Bhaktapur: Since the massive earthquake took the lives of nearly 9,000 people in April 2015, the country has been on a slow and grueling route to recovery. The shattered cultural heritage, monuments, religious places are in the line to be reconstructed.
Vast amounts of international assistance have been received by Nepal for the heritage reconstruction, but the donors, government and local people were under stress since recovery could not speed up in the given time.
According to the Department of Archaeology (DoA), the massive earthquake completely damaged 133 monuments, partially collapsed 95 and partly damaged 513 monuments. Kathmandu valley, renowned as the city of temples, has lost 95 cultural heritages while 357 monuments are partially damaged.
However, Bhaktapur has been exemplary with its expeditious reconstruction where 116 cultural monuments were significantly damaged.
It will be worth the wait to finally see whether it could complete reconstruction of all its damaged monuments and sites on time in the future or not, but for now, more than 80 per cent of restoration and reconstruction has been completed, which is way above the mark of progress in other districts.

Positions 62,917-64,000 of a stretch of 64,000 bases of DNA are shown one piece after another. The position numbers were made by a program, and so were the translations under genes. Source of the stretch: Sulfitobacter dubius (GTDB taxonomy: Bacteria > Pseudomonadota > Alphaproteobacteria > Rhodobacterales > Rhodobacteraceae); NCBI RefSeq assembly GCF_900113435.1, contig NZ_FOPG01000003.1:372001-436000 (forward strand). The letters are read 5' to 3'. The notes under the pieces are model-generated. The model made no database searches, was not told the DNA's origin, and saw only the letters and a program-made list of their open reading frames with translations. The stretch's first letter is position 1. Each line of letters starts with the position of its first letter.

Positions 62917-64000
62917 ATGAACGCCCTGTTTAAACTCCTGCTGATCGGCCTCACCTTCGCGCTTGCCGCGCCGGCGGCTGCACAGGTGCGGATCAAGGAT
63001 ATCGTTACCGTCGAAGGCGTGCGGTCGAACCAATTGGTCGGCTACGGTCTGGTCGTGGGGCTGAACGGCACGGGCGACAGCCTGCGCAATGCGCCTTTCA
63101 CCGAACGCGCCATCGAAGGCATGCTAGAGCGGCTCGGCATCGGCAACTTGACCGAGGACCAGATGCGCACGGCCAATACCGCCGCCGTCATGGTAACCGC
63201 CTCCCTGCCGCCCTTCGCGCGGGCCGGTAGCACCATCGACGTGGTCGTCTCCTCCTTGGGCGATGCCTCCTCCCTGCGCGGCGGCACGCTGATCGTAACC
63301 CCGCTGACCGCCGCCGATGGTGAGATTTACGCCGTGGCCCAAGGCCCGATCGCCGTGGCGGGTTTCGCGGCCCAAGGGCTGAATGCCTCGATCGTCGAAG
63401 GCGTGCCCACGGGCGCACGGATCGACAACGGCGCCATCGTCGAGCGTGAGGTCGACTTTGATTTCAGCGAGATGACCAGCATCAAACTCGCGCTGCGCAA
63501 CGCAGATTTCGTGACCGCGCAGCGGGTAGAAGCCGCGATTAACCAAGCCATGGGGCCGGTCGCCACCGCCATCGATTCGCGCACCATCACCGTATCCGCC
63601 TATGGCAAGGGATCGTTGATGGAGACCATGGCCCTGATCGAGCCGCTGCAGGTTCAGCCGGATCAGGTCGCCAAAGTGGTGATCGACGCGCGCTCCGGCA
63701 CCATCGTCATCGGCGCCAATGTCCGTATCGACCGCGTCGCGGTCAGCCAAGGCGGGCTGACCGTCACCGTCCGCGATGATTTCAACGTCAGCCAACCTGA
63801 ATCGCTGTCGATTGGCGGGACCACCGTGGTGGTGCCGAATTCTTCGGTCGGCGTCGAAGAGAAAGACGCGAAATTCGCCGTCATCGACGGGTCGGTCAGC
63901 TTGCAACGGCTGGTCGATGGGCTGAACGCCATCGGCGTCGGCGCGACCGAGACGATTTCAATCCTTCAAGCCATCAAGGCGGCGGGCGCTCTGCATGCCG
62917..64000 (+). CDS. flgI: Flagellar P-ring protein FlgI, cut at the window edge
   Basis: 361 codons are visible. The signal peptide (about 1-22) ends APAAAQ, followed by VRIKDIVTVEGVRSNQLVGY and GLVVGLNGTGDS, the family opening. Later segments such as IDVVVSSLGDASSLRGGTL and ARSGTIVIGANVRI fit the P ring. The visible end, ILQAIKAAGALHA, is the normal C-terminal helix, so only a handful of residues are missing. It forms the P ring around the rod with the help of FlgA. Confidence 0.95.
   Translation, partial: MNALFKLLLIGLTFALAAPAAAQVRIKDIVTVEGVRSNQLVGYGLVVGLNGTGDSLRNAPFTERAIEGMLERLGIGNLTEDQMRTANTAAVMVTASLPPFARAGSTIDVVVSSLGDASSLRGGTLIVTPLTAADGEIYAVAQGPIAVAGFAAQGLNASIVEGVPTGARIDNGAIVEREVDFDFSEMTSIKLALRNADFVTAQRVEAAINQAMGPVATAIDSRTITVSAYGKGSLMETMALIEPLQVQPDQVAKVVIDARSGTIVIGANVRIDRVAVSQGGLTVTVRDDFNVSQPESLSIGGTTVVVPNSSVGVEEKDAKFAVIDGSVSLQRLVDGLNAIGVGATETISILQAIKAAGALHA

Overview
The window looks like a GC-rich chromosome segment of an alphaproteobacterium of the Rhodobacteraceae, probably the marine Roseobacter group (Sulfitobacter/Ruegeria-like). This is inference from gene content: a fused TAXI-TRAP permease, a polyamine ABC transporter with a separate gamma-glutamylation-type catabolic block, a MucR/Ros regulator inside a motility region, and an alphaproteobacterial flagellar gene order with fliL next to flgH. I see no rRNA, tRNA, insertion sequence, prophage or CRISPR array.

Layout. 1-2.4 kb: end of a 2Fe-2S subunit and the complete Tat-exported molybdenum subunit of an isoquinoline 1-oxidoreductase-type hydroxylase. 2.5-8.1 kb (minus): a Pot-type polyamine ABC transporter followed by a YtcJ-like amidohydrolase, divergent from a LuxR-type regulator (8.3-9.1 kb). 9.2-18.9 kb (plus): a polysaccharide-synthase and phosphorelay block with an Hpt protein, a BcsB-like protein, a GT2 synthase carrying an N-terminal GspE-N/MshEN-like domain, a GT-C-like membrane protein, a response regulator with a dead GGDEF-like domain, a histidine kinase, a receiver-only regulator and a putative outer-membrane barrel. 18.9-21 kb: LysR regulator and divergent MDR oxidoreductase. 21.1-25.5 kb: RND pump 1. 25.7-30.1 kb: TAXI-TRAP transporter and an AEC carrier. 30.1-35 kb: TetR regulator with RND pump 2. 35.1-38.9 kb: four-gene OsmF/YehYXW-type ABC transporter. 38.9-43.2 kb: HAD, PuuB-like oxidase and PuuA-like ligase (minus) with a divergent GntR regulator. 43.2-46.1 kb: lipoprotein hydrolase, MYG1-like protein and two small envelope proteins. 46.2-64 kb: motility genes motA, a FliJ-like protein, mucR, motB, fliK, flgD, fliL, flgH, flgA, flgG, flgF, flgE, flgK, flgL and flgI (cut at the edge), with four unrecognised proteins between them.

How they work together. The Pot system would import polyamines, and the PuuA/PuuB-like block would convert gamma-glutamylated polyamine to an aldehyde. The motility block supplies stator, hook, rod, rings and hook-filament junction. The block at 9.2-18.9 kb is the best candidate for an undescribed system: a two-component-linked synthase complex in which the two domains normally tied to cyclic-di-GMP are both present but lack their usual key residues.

Bhaktapur shares a transparent success story with local residents, for whom, heritage is forefathers’ property and its preservation is their duty.
Keshav Tamakhu, President of Consumers’ Committee (CC), shared that preserving heritage, ancestral property is the responsibility of locals and the feeling of ownership of every monument helped speedy recovery.
Renovation of Nyatapola Temple (Five-storey Temple) set an example of working consumers committee at the local level. Bhaktapur Municipality which took initiative to reconstruct and renovate 104 monuments and temples was supported by locals.
The municipality had estimated Rs. 3.5 million just for the renovation of Nyatapola.
The Consumers Committee sent notice to the local people seeking volunteers from among them. “Every day, more than 500 people came in contact to volunteer at the reconstruction site,” said Tamakhu.
“We collected Rs. 1.5 million donations from people, nearly Rs. 600,000 material worth support - which includes traditional bricks used to construct the roof of the temple (Jhingati, Gonga Aapa, Danchii Aapa) and most importantly labor support,” said Tamakhu adding, “We haven’t converted labor support in monitoring value but we saved a lot.”